It’s worth noting that early in the twentieth century a group of writers consciously investigating the value of the uncontrolled subconscious in breaking away from traditional narrative also wrote in marathon heats, intentionally working as fast as possible so as to inhibit personal control over their creative work. This group was the Surrealists, and they called their work “automatic writing.” Like Dick, they produced some remarkable results. But they never tried to make a living at it, so they were able to eschew commercial considerations such as plot and continuity. Dick, by contrast, was forced to bend his neurotic fantasies to the formulas of pulp fiction.
An exception to this is The Man in the High Castle, Dick’s best novel, and his most famous after Do Androids Dream of Electric Sheep? (the basis for Blade Runner). Unlike most of his work, this Hugo Award–winning novel can be read without too much allowance for Dick’s drugged-out mental state or for the stress of poverty-induced deadlines. Perhaps this is because Dick consulted the I Ching for this plotline instead of relying on pulp conventions or intuition. Handing over control of his characters’ stories resulted in a book that reads remarkably like a mainstream novel. Which is to say, remarkably like a realistic and believable novel. Still present are Dick’s trademarks—no one really knows what’s going on and reality can never be counted on—but by abandoning his own unbalanced view of life without falling back on simple pulp formula, Dick stumbled upon a mode that allowed his very real talent to emerge, resulting in a startling book, easily his most readable and rewarding effort.
The Man in the High Castle is unlikely, however, to appeal to Hollywood moviemakers, as there is little room for action in the book.
Proponents of Philip K. Dick as a writer who is worthy of attention are loath to wrestle with the real problems that keep his work from approaching the status of literature. His prose was at best competent and never conscious of itself as a tool for creating art. At its worst, and it’s frequently at its worst, the writing was not just clumsy, but embarrassing in a professional author. His complete lack of empathy for female characters means they’re not just wooden props hauled out to satisfy plot problems or conventions, but again an embarrassment that reveals the author’s neurotic immaturity. Time and again in his books, the villain turns out to be the protagonist’s wife, usually an overbearing and emasculating harridan who’s been betraying him all along. In Clans of the Alphane Moon, the protagonist schemes to spy on his wife through the agency of a robot and then attempts to use it to kill her. Somehow this seems easier than divorce. In Eye In the Sky, the climax of the storyline comes when the hero punches his wife in the face. Of course, she deserved it: she was a government spy informing on him.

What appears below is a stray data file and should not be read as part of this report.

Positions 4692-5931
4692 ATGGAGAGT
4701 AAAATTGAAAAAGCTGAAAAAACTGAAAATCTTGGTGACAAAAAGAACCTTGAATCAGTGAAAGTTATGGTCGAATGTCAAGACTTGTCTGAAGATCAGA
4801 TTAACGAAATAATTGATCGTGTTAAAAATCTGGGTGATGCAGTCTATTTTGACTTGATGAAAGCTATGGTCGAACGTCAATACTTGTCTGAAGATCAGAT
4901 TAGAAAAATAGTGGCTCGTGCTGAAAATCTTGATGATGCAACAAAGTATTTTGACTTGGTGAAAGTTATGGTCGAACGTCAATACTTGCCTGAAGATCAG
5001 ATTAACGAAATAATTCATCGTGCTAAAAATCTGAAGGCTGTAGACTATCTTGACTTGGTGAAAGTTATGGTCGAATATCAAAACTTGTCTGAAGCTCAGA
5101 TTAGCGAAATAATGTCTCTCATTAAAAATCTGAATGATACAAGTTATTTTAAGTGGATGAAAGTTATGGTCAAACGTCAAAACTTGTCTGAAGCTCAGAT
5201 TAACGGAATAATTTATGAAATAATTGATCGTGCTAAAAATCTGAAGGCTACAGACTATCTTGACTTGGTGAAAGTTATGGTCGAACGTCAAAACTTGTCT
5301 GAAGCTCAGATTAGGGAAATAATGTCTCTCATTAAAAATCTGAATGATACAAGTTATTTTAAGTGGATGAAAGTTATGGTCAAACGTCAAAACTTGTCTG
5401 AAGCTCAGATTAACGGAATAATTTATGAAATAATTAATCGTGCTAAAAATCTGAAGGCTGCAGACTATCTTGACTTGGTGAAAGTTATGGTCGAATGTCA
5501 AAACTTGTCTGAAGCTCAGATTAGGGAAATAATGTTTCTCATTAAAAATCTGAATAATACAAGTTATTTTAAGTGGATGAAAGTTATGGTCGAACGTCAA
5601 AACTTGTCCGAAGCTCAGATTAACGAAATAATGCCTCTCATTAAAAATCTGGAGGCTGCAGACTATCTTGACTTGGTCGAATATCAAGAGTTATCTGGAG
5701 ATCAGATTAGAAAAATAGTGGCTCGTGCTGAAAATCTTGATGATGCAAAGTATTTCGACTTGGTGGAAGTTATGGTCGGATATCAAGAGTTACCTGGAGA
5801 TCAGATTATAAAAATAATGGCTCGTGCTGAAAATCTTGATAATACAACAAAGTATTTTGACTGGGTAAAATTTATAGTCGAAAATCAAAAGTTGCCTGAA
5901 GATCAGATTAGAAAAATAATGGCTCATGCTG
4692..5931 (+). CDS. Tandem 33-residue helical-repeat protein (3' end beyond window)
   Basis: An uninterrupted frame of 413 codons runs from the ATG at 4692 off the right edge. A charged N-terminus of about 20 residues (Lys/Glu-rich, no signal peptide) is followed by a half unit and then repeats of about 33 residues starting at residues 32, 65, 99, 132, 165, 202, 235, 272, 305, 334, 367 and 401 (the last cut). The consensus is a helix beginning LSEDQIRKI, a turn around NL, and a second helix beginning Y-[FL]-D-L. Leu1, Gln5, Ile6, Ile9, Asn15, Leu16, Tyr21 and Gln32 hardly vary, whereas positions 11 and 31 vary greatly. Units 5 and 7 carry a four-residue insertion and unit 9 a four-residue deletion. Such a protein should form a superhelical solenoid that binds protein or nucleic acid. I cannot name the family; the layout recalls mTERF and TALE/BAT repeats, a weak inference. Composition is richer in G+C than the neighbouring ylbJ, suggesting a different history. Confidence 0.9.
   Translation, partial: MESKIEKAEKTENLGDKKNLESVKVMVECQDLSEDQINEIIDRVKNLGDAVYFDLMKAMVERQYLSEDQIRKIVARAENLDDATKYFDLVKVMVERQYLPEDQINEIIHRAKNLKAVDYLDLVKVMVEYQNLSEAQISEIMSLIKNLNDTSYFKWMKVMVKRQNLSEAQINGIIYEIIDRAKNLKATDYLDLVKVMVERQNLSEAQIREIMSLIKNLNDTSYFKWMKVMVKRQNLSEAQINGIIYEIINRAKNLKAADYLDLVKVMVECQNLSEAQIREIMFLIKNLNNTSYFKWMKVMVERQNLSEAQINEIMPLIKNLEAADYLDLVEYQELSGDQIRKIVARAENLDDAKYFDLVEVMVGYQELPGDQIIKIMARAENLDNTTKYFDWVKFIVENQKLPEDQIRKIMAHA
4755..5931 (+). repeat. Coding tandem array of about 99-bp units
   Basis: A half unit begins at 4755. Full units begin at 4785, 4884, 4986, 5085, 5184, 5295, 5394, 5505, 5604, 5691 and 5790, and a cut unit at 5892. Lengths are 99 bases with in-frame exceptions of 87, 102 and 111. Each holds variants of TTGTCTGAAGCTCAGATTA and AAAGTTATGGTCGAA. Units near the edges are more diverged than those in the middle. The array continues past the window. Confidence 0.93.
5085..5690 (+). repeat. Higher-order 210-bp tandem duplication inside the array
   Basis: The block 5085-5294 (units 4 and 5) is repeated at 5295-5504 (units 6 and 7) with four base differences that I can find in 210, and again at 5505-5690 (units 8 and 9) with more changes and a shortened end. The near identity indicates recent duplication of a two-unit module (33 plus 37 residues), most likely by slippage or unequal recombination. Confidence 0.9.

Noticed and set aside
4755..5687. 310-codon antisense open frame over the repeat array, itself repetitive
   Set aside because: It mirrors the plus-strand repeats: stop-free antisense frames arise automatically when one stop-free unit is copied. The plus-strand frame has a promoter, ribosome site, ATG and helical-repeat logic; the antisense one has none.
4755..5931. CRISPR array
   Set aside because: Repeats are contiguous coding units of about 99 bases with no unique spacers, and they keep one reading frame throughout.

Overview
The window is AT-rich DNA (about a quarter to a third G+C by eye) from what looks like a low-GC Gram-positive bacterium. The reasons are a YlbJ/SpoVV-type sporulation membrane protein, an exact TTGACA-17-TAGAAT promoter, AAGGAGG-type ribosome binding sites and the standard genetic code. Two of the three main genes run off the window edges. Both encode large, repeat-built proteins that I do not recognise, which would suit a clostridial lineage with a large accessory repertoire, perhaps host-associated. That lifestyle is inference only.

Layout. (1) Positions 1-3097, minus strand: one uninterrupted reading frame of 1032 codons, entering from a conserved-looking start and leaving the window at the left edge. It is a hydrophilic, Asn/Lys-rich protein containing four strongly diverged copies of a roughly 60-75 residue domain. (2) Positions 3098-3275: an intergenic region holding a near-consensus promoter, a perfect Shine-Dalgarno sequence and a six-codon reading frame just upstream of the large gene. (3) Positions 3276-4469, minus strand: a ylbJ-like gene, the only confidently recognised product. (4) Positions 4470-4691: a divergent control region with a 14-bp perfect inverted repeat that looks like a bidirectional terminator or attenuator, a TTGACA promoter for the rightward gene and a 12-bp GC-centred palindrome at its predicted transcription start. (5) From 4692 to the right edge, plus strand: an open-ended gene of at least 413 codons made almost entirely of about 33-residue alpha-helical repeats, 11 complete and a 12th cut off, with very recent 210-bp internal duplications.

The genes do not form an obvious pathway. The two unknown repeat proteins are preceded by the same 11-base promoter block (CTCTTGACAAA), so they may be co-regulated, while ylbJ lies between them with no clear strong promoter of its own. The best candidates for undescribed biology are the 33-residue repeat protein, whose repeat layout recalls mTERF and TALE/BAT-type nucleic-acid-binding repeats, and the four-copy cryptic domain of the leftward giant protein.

Yet Dick’s work continues to fascinate readers and writers alike. Granted, many of his best novels are enjoyable for what they are—fast-paced and inventive space operas. Granted, too, that his complete distrust of everyone and everything in the world, coupled with his sense that reality is mutable, seems eerily to have predicted present-day America. Still, none of this was really new then and by now it’s old news.
So why the cult status, when other writers before and after him have truly been more original, more skilled, more talented? (Even, dare I say it, more subversive?) Stanislaw Lem, my candidate for the one science fiction author indisputably worthy of literary canonization, titled one of his essays, “Philip K. Dick: Visionary Among the Charlatans.” While it remains probably the best assessment of Dick yet, it’s as much a condemnation of all other American science fiction writers as it is a defence of a ghettoized genius. I prefer to think of Dick not as a visionary, but as an idiot savant: there are flashes of brilliance among his stupidities.
For anyone unfamiliar with Dick’s work, Carrère’s brilliant book is not just a terrific introduction, it may be the perfect simulacrum. Dick himself would either be terrified by it, or convinced it was after all his own work, the book he’s always wanted to write.
Michel Basilières, a novelist and new father based in Toronto, is the author of Black Bird. Read his recollection of meeting William S. Burroughs, "One Blowjob Away" (Issue 10), on newsstands now. Basilières' column on alternative literature, The Outer Edge, appears monthly.